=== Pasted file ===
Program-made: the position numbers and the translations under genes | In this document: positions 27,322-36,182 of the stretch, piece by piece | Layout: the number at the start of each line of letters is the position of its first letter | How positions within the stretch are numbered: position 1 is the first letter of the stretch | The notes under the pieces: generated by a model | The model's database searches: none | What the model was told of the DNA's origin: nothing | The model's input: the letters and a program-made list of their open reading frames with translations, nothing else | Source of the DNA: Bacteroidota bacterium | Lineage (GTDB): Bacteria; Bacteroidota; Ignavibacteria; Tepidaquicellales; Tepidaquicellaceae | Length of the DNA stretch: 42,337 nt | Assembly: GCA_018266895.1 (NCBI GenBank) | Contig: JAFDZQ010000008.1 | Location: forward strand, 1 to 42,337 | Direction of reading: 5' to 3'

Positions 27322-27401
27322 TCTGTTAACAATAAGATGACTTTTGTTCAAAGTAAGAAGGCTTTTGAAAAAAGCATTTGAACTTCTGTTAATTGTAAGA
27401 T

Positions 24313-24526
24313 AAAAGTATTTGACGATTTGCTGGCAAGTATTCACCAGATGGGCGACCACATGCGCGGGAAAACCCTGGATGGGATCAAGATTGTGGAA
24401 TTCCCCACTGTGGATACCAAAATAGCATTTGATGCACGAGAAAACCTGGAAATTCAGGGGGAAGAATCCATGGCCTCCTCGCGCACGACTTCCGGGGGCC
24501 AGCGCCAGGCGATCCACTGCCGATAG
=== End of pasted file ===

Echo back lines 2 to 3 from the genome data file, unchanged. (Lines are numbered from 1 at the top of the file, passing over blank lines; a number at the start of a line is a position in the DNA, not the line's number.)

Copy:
Positions 27322-27401
27322 TCTGTTAACAATAAGATGACTTTTGTTCAAAGTAAGAAGGCTTTTGAAAAAAGCATTTGAACTTCTGTTAATTGTAAGA